Posted: 3 Min ReadRSA Conference

RSA 2022: The Five Most Dangerous New Attack Techniques

Technology is constantly changing - the SANS panel warns about the rise in cloud-based attacks

The migration to the cloud doesn’t always guarantee clear skies.

As more organizations migrate to cloud and hybrid-cloud platforms, Symantec, by Broadcom Software, has long highlighted the potential risks and steps they need to take to secure data and workloads. But inevitably, the transition to multi-cloud infrastructure environments has brought with it the difficult security challenge of managing a highly fragmented set of security and compliance controls – and attackers are taking note.

Indeed, adversaries are increasingly “living off the cloud,” warns Katie Nichols, a SANS Certified Instructor.

Which services are being abused? According to Nichols, nearly all of them.

“Google Drive is used by a lot of different crimeware families, Slack, Discord, etc.,” she said. “I don’t know any cloud service that is immune. The takeaway is that instead of pointing fingers at specific cloud services, realize they (attackers) are doing it.”

Nichols made her comments at an RSA 2022 conference panel where SANS representatives identified the top attack techniques.

The rise of cloud-based attacks was just one of several security risks highlighted at this year’s panel, which was moderated by Ed Skoudis, President, SANS Technology Institute. The other panelists included Johannes Ulrich, Dean of Research, SANS Technology Institute; Heather Mahalik, DFIR Curriculum Lead and Sr. Director of Digital Intelligence, SANS Institute and Cellebrite; and Robert T Lee, Chief Curriculum Director and Faculty Lead, SANS Institute.

As part of good OpSec, organizations are regularly encouraged to back up their data to protect against ransomware and other unexpected attacks. Not surprisingly, backup software itself has become a target by today’s adversaries. Ulrich warned that backup software is essentially like “giving attackers a single key to get all your data. Most organizations have multiple backup technology. For each backup solution, there are unique attacks that can be launched against them.” In addition, backup software can also have vulnerabilities and misconfigurations that attackers can exploit.

How organizations should do backups depends on the organization’s threat model.

“What are you most afraid of?” Ulrich said. “Keep your encryption strong and keys close, whether you are doing it the cloud or local. No one size fits all.”

The migration to the cloud doesn’t always guarantee clear skies.

Nichols also discussed the risks posed by multi-factor authentication (MFA) bypass attacks while Mahalik pointed to the disruptive, long-term impact of Internet worms.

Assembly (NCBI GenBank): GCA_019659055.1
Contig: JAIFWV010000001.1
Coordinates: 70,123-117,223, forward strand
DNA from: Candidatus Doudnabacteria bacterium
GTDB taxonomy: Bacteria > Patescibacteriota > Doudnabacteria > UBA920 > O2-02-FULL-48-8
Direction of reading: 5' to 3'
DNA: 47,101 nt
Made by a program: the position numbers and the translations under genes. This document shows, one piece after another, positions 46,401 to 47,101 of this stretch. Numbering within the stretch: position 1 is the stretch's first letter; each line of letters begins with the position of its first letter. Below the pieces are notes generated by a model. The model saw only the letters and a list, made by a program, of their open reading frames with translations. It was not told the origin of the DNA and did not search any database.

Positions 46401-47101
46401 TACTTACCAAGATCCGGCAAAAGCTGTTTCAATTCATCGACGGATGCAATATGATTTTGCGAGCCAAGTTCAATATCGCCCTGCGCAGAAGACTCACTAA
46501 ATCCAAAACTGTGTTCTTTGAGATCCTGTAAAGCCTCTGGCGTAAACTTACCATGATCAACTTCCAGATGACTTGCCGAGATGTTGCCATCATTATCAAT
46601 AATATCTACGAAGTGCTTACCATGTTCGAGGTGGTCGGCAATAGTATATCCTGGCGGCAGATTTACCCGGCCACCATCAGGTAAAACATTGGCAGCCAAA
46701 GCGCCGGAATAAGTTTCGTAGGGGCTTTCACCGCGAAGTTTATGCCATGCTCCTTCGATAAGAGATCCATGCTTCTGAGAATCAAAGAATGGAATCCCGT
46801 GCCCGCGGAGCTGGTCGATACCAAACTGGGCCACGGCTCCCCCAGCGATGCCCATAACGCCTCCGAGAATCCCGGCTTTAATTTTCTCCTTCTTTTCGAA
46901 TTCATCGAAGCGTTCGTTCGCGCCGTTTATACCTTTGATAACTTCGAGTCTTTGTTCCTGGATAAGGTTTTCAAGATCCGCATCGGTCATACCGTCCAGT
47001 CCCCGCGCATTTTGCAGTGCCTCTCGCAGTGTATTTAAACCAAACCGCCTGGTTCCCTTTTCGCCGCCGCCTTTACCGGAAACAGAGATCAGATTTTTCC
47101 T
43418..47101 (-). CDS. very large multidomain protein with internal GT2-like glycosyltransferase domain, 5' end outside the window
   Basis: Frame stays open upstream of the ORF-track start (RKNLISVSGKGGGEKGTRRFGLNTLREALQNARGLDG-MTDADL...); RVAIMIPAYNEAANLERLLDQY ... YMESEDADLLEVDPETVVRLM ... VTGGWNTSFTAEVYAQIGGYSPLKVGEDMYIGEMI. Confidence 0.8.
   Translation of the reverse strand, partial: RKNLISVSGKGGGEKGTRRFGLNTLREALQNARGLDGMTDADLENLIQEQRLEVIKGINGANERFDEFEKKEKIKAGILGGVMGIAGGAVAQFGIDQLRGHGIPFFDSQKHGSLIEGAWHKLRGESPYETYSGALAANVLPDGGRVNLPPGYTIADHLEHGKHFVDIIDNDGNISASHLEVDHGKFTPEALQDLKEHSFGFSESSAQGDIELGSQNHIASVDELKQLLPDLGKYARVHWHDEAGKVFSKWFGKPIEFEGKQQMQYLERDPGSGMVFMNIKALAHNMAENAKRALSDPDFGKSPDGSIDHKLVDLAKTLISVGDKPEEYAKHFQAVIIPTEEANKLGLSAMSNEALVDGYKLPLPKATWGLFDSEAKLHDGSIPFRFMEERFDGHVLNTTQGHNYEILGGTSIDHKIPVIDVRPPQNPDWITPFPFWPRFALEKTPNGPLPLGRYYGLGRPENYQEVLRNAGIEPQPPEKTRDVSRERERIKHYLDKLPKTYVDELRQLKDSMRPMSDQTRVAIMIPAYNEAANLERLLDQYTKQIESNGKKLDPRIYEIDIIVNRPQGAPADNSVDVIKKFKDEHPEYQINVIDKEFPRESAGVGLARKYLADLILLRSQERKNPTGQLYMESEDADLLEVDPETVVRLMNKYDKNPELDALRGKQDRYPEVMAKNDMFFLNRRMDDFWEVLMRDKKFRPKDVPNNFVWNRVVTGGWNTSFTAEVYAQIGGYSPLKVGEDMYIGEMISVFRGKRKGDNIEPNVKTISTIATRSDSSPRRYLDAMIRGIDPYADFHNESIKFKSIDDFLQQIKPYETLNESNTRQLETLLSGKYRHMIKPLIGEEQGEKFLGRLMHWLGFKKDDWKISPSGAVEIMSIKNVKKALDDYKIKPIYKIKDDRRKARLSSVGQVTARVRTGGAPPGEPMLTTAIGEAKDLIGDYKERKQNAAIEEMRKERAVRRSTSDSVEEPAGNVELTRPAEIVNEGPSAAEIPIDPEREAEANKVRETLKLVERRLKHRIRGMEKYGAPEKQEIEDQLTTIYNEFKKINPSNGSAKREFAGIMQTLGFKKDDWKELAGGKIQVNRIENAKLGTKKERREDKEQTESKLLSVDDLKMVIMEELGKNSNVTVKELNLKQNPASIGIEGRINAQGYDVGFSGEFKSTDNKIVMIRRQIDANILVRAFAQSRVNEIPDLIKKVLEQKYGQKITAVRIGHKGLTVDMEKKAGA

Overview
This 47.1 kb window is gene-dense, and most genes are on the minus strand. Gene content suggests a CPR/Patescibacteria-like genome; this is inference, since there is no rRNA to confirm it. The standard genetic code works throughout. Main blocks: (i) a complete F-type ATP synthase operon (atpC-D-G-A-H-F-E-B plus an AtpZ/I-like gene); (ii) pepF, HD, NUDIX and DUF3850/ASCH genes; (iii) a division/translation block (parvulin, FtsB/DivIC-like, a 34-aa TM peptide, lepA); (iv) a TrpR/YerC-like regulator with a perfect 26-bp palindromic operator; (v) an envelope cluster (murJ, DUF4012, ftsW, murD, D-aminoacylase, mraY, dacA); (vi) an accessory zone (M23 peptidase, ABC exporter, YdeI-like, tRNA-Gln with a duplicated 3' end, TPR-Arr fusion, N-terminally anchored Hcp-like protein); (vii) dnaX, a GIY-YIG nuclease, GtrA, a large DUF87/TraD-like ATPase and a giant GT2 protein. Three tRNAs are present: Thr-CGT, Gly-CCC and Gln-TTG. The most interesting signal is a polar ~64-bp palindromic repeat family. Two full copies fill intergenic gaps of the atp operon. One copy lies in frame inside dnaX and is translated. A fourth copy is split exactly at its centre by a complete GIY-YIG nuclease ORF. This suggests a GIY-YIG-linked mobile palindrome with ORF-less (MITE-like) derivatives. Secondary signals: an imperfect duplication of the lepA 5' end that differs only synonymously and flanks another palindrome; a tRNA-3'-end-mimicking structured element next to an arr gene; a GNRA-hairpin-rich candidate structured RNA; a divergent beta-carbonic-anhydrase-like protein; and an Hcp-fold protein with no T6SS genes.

“Adversaries still are using old techniques” to wreak havoc. “WannaCry is still impacting endpoints since 2017. Do not let shiny APTs distract you,” said Mahalik, adding that WannaCry – a ransomware with a worm component -- spread around the world within a day, infecting more than 230,000 computer systems in 150 countries and costing approximately $4 billion in financial losses. “Why would adversaries reinvent the wheel when they can simply use what works?” she said. 

Mahalik also discussed the danger posed by stalkerware.

“We are all stalkable. Don’t think you aren’t important enough.” Traditionally, to install stalkerware, you needed access to the device; that is no longer the case. Developed by the Israeli-based NSO Group, Pegasus is spyware that can covertly enter a smartphone and turn it into a surveillance device. It does not require user interaction and can self-destruct before it is discovered. According to Mahalik, Pegasus is the “most prevalent APT malware that impacts IOS and Android today.”

The panel encouraged the audience to continue to focus on security basics to reduce risk and better protect against both known and unknown attacks. Lee also asked attendees to continue to educate themselves about current and new technologies, including cloud, mobile and satellites, to better protect them against current – and future -- attacks. “Technology is constantly changing. How does that impact possible attacks?” said Mahalik, who recommended that organizations have at least one person on the team who knows mobile or hire an expert. 

To learn more on how Broadcom Software can help you modernize, optimize and protect your enterprise, contact us here.

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About the Author

Karen Burke

Story + Content Lead, Big Valley Marketing

Karen is a Story + Content Lead for Big Valley Marketing. Karen has extensive corporate communications experience in the cybersecurity industry, including doing media & analyst relations and writing innovative content for leading technology companies.

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